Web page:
Thursday, September 15, 2016

The cult band as hivemind: The Blue Nile

Despite my actual knowledge of The Blue Nile being limited to one brief listen a long time ago to the university library copy of Hats, look what I picked up the other day.

 

I bought Nileism - which is a cut above the usual music biography, by the way - more for the legend of The Blue Nile than anything else: twenty years existing in Glaswegian shadow, punctuated by only four albums and minimal touring.

With minimal participation from the three core band members Paul Buchanan, Robert Bell and P J Moore, Brown struggles to shed much light on their notoriously hermetic and glacially slow musical processes. So inevitably the book does talk a lot about the recordings themselves.

Yet in spite of this - and this is very much a tribute to the author's skill - what Nileism does deliver on is in providing a near-textbook example of the tricksy nature of creativity and the interdependency of method and results. The partnership of Buchanan, Bell and Moore, plus studio owner and engineer Calum Malcolm as enabler and facilitator, seem to have achieved painstakingly slow but successful results over the first two albums.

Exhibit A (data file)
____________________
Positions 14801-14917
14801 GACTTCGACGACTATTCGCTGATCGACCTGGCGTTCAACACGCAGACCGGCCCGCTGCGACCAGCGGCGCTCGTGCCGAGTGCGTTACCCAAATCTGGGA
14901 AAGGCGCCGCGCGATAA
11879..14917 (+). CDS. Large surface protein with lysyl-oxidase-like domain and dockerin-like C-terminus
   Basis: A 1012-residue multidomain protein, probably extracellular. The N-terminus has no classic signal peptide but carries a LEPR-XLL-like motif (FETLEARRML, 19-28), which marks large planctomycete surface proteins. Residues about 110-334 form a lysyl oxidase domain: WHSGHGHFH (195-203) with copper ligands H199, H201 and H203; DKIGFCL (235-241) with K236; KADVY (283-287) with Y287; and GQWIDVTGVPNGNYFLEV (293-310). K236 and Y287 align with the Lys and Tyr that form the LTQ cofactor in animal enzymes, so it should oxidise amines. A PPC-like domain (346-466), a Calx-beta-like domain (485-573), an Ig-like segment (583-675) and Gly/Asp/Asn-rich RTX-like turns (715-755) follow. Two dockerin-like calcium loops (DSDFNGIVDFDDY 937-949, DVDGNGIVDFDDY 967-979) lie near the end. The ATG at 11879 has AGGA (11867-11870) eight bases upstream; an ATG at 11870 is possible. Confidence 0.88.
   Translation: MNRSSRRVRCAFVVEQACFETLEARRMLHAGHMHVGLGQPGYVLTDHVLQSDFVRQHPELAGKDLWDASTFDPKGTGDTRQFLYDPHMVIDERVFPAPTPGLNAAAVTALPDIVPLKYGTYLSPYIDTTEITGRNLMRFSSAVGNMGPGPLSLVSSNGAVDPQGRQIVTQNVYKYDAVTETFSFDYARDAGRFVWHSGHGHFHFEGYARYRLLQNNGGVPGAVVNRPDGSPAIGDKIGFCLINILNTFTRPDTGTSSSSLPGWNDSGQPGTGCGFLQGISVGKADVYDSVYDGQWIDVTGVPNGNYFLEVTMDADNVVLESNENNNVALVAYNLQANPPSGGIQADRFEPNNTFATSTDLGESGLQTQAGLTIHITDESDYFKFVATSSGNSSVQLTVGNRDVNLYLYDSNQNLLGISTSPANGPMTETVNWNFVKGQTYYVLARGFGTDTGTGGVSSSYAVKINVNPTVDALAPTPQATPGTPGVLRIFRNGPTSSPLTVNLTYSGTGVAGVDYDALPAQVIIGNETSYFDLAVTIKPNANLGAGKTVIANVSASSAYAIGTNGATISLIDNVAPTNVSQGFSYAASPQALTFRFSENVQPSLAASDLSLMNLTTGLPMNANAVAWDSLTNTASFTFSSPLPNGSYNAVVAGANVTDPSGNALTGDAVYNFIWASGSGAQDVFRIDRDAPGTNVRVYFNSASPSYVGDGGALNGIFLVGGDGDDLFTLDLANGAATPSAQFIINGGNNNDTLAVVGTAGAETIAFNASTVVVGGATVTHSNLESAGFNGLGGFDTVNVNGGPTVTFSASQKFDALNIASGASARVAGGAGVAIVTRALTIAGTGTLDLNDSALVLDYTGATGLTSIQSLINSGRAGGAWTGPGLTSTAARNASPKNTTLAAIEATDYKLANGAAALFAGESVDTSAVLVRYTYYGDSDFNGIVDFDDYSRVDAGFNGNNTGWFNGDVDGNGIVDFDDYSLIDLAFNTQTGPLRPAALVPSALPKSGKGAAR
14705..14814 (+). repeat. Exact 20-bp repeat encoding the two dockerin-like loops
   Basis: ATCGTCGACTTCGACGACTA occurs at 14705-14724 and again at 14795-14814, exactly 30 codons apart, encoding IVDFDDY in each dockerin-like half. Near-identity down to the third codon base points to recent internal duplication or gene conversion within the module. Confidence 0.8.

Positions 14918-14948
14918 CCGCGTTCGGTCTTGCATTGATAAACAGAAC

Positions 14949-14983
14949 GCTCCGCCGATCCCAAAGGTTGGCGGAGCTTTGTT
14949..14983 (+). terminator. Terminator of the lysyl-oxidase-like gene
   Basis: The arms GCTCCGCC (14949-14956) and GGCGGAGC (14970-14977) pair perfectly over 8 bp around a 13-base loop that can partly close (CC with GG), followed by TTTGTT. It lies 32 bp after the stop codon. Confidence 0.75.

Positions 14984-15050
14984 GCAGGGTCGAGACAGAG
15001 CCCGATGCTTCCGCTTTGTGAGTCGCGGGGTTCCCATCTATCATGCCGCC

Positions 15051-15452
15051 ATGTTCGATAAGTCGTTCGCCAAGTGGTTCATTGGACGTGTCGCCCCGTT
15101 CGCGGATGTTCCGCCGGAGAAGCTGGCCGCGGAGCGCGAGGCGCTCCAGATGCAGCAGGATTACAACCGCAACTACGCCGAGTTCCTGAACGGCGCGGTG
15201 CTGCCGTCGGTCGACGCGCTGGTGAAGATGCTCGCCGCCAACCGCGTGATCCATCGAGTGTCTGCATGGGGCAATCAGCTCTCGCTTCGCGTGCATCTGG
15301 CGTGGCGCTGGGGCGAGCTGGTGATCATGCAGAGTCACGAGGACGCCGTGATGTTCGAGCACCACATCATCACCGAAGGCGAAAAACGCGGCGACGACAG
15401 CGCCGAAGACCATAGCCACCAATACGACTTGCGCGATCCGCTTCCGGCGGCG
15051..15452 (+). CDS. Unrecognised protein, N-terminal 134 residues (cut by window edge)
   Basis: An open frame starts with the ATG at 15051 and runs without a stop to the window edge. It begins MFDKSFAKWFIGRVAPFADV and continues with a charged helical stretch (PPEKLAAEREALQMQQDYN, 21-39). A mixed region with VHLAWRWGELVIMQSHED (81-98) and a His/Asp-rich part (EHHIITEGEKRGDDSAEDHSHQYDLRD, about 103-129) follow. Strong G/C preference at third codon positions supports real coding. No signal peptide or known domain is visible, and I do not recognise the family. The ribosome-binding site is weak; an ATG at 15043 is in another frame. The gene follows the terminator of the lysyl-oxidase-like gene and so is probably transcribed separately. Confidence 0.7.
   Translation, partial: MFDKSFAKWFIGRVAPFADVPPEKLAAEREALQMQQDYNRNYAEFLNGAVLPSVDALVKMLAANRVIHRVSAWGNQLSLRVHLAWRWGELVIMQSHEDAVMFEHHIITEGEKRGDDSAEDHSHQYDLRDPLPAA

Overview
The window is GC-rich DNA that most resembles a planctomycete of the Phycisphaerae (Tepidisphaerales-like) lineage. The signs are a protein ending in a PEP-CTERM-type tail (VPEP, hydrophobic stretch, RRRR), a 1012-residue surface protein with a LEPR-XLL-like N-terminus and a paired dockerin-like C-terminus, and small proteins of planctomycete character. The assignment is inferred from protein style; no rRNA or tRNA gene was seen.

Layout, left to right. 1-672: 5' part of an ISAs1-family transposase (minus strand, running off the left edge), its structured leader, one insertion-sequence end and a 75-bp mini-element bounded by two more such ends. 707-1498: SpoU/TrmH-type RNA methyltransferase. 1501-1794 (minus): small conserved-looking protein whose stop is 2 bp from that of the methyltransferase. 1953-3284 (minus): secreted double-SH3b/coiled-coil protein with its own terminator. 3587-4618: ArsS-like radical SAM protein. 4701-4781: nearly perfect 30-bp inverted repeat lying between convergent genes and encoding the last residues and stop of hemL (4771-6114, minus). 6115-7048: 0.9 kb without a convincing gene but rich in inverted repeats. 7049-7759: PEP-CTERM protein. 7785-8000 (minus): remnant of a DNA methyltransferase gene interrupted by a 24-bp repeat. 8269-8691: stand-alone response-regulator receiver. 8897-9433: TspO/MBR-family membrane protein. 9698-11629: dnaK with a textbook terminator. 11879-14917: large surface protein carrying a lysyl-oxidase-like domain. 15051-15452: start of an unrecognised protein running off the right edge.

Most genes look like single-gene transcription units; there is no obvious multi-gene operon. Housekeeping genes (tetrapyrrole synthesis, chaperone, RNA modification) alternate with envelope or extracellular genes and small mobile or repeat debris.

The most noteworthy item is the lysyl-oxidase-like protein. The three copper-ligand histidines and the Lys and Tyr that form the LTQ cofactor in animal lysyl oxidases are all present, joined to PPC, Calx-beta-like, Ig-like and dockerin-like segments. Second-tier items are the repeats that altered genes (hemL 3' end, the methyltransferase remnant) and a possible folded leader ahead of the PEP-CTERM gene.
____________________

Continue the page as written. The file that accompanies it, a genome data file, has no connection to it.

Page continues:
They formed what Brown describes, speculatively but science-fictionally, as a hivemind: a joint approach rooted in what he suggests was an uncommonly close working relationship, a sympathetic recording studio, a strong sense of place in the city of Glasgow and a record deal which firewalled them from the demands of the mainstream music industry.

When after album two these conditions gradually changed, Brown reckons, everything slowly expired: the musical results, the friendships and finally the band itself.

Of course it didn't help that none of The Blue Nile seemingly talked out their problems, but the point of this nearly-but-not-quite-a-review is to stress how important understanding your creative eco-system is for your art. Change any one factor and you risk disturbing the foundations of what you've built.

Change nothing, of course, and you risk stagnation. But that's a whole different story.

Tuesday, September 13, 2016

Fit For The Planet Part 2 - Lichfield 10K

Having ran 5K at Chasewater earlier this year, I'd set my sights on levelling up to 10K. So last Sunday I ran the Lichfield 10K with a couple of friends.

I completed the course in 1 hour and 27 seconds. This was by default a new personal best, in as much as I'd never ran 10K before, but was also more or less what I was aiming for. 

This is me sprinting to the line, discovering I did have something left in the tank after all.


As with the 5K, I used it as a opportunity to raise a little pin money for a charity close to my heart - Friend of the Earth - and was gratified to get donations in the order of £145 + Gift Aid from friends, family and work colleagues.